How do I document a personal injury in Georgia?

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Personal injuries are always startling. No matter if it’s a slip and fall in a grocery store or a collision in an intersection, it’s easy for shock and panic to set in. No matter if someone is surviving paycheck to paycheck or is living on a comfortable salary, the first step to dealing with a personal injury is the same: Seek medical attention. After that is setup, it’s important to realize that documenting a personal injury to make a claim is tricky.

Notably, it’s tricky because it is very easy to accidentally implicate oneself based on information relayed. Which is part of why relaying every observation to an experienced attorney could be a great step toward making a claim. Such observations include:

  • Where did the injury happen?
  • Was there security present in the area (personnel, cameras)?
  • When did it happen?
  • Where did it happen?
  • Who was involved?
  • How did it happen?
  • What was said?
  • Who said it?

Getting as much documentation of the injury and the situations that created it is crucial. If there is confusion about where to look, an attorney can probably give a more fully formed list. If there are bruises, take pictures of those bruises. When the medical bills are ready for viewing, use them to make a case. Simply saying “it hurt” might earn sympathy but it certainly won’t earn compensation.

If I’m just relaying information, can I really implicate myself?

The devil is in the details. Word choice and tone can be twisted to show admission. Even if humor is a coping mechanism in moments of tragedy, a joke will not only be in bad taste but could also significantly detract from a case. Personal bias can also shine through, which does its own damage.

Victims will need to report details of the injury to their insurance, but when an insurance representative calls to get more information, keep in mind that they are reporting everything said to them. While insurance companies might advertise themselves as helping hands in dire situations, if there is a reason to give a victim less money for a claim, they will take it. No statement needs to be given before the advice of an attorney. The insurance will be able to obtain the report, no matter what kind of injury it is. The at-fault driver's insurance representative should not be spoken to.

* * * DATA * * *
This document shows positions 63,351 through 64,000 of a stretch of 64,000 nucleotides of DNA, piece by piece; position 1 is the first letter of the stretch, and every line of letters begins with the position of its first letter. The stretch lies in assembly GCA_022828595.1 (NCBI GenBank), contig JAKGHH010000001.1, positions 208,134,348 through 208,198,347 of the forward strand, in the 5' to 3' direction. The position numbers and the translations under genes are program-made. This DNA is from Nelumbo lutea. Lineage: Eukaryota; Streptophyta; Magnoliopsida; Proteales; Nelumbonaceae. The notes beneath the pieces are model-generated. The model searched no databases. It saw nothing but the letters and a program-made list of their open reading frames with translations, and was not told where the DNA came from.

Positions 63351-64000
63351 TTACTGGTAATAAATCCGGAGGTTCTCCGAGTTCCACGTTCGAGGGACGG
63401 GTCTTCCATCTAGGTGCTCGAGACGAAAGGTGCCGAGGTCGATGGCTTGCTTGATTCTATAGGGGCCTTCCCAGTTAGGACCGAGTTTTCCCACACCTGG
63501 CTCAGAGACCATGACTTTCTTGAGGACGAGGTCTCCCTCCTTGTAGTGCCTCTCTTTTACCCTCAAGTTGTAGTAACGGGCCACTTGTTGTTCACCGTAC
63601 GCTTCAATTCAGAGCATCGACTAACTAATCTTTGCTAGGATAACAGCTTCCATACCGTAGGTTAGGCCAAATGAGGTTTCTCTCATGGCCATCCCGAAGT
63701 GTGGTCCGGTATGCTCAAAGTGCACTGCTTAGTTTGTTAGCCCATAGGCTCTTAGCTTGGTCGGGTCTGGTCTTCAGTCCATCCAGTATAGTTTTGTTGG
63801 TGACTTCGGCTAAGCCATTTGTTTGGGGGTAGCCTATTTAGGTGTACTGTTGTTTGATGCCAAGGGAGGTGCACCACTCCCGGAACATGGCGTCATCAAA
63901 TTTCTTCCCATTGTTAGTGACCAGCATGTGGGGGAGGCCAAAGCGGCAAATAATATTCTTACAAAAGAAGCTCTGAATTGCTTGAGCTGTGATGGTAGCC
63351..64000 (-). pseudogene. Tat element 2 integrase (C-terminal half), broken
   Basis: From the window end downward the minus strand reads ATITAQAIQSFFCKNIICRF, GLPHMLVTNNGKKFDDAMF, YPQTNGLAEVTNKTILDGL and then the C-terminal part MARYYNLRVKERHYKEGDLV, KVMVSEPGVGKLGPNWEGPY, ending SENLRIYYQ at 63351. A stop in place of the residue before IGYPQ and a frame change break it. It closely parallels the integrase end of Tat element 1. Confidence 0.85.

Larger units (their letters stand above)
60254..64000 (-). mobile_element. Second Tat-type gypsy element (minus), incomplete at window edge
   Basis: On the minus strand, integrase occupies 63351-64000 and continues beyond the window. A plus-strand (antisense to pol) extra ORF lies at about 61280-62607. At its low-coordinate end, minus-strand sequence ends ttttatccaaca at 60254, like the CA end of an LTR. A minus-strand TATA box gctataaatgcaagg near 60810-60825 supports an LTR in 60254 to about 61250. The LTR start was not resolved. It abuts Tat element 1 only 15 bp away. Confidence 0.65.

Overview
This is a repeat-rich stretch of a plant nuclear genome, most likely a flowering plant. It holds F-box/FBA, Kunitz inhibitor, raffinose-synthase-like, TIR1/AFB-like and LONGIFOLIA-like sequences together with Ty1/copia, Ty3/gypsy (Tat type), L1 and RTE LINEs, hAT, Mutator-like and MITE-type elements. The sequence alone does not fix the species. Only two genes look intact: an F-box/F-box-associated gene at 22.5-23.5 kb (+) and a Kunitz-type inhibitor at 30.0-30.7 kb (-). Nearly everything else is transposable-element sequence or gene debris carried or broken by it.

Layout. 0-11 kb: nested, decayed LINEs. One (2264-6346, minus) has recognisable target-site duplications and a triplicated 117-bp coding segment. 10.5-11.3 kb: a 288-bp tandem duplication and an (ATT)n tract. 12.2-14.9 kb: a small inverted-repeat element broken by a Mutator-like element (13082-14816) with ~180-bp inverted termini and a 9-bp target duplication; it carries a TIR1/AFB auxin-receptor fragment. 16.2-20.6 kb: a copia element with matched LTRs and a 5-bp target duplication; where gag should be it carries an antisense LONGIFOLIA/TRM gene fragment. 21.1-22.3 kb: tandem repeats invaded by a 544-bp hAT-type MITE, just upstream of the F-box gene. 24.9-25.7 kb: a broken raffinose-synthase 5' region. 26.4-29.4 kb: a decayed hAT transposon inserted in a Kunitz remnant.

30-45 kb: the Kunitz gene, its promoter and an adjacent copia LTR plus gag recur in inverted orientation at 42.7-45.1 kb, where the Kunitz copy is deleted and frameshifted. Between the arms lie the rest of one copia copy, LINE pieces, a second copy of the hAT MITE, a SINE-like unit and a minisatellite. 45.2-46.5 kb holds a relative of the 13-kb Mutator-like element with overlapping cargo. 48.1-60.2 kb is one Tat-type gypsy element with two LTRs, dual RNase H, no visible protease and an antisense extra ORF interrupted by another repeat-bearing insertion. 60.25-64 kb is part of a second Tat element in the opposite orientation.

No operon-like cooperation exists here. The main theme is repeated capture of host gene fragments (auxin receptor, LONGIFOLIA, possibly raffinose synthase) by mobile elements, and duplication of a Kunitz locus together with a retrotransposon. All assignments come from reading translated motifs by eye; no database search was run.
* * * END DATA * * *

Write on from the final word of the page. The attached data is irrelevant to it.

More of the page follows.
I suffered an injury, but nothing felt bad afterward. Am I in the clear?

Not necessarily. Not all symptoms show up right after an injury. In instances like whiplash, the pain takes a while to set in. The results of the physical and diagnostic tests will present a more fully formed picture of what happened to a victim’s body. 

Enduring personal injury is never welcome. After medical attention, getting in touch with a legal professional to help pursue a case can be a great step forward. With the observations of the injury and the legal knowledge of an attorney, it could all make a world of a difference.


The answer is intended to be for informational purposes only. It should not be relied on as legal advice, nor construed as a form of attorney-client relationship.

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